In Schedule 8, the tariff calculates the COG-1 based on an “as available energy payment rate” or AEPR. So the “cost of generation” title belies what it really is: TECO’s cost of non-renewable fossil fuels–fuel it would have to burn if not for the solar energy added to the grid. The complexities emerge when you consider that energy demand and fuel costs fluctuate, but the ability of the power company to supply energy is fixed (or more accurately, has a maximum output). Depending on how much power the community needs, the rate TECO pays to net solar producers changes. That’s all fine an dandy, but how does it calculate the “as available energy rate”?
“The Company’s Own Production Cost” = Fuel Only Cost
First, we need to understand a key parameter used by TECO to calculate what it pays homeowners. That’s what it calls its “own production cost” which it defines as the sum of its “fuel cost.” (Tariff 8.102):
Notice anything missing from that definition? How about the capital costs of production? No? Just the variable costs, like fuel? Hmm, OK, well, it also defines “fuel cost” as each facility’s “input/output equation, its heat rate performance factor, and the composite price of supplemental fuel.” (Tariff 8.102):
It then further defines supplemental fuel as the “cost for additional fuel” at “market prices” plus the cost of delivery to its facility. Such fuels are “coal, oil and natural gas.” (Tariff 8.103):
Again, no mention of capital costs. It seems that TECO has completely eliminated its renewable energy sources from its definition of its “cost of production” and relies exclusively on fossil fuel. But TECO has a considerable amount of renewable energy as part of its mix of sources, and that amount is set to increase with its proposed additional solar farms. Regardless, it’s clear that TECO pays homeowners for renewable energy based on fossil fuel energy rate. And only that. Why?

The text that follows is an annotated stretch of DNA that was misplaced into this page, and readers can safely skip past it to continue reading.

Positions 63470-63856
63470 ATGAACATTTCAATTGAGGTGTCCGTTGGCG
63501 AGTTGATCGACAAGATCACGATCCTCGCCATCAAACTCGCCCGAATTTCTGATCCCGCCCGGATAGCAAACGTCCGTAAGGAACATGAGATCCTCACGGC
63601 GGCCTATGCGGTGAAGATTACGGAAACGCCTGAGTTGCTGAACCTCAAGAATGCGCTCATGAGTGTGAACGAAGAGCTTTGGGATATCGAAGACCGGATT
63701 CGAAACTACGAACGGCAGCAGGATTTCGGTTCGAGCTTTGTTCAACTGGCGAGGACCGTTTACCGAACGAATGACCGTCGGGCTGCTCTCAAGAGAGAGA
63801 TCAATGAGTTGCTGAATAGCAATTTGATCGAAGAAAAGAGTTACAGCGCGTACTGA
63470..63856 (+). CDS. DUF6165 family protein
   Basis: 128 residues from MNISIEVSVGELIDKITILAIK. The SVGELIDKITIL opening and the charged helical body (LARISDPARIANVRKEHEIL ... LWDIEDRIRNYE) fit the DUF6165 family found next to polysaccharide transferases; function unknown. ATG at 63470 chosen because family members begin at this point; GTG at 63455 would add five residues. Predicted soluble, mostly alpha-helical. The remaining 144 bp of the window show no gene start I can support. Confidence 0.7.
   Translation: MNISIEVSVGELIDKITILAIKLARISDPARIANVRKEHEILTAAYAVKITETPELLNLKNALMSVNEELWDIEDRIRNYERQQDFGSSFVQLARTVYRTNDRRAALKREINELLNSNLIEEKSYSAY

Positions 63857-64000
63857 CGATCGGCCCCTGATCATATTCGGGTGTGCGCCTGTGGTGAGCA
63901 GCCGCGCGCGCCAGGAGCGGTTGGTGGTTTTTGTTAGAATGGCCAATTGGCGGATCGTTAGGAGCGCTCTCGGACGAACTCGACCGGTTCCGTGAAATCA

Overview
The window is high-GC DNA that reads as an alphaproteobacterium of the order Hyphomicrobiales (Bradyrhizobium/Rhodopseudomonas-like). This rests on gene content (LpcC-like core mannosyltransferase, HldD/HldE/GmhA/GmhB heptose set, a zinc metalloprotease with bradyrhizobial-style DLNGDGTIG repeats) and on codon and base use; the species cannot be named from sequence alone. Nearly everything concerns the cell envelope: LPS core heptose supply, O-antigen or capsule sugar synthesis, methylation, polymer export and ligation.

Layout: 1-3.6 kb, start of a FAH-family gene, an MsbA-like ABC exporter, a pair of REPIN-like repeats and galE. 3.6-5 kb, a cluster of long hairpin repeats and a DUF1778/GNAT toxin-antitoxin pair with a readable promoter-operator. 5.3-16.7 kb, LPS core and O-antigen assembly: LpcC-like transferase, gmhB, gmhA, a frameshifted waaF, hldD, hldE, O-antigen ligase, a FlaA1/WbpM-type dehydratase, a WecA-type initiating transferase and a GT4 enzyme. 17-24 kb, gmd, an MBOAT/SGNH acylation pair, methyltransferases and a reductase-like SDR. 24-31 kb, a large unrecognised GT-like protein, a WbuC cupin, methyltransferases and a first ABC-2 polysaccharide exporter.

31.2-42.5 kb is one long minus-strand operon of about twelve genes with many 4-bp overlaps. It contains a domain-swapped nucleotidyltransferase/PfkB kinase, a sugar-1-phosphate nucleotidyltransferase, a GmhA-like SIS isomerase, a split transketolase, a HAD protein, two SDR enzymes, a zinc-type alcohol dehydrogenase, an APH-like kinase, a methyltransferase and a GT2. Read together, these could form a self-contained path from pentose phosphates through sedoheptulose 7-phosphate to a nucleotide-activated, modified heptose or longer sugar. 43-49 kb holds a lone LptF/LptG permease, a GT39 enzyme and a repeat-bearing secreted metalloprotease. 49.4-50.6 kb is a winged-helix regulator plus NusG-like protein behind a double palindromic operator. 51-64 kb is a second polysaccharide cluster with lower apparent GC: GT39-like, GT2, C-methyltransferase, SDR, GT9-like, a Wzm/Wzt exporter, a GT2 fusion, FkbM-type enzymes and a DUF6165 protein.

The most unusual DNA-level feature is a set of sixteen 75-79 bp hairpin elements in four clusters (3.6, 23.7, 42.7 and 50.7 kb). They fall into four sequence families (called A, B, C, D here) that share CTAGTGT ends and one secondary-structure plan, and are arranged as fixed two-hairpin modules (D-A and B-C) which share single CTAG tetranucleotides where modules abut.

Well, Schedule 8 of its tariff is a decade old, and in 2010 there wasn’t a whole lot of solar, especially not homeowner solar. So it may have made sense to define it this way at the time, though I’m still a bit skeptical because 650 MW of Tampa Electric’s energy mix was solar as of 2020, representing about 12.5% of its overall capacity (650 / 5,191). Regardless, it’s clear that the COG-1 doesn’t account for the cost of production of solar and it begs the question about the recent proposed rate hike to pay for TECO’s additional 600 MW of solar energy capacity and whether it’s updating the COG-1 rate to reflect the cost of producing renewable energy regardless of source. As far as I can tell, the COG-1 is stuck in the past, harming residential solar and benefitting TECO. The goal should be for it to pay net producers a fair market rate for the type of energy they produce–and a rate that can actually be reflected by TECO’s own costs if it just incorporated its capital costs of building solar. At a minimum, it should revise the COG-1 to reflect its energy mix that includes 12% solar, and the cost of that generation. Ideally, there would be parity between the type of energy produced and the rate paid (i.e., if you’re a net solar producer, you get paid the fair market rate for solar production, not fuel-based production). I haven’t researched that question deep enough in the recent regulatory application (a crazy-long and complex set of documents), but it seems revision to the COG-1 rate has been completely overlooked by regulators in my opinion. I’ve reached out to the Florida Public Service Commission for comment, and will write another post if and when they do. I also reached out to solar advocacy groups, including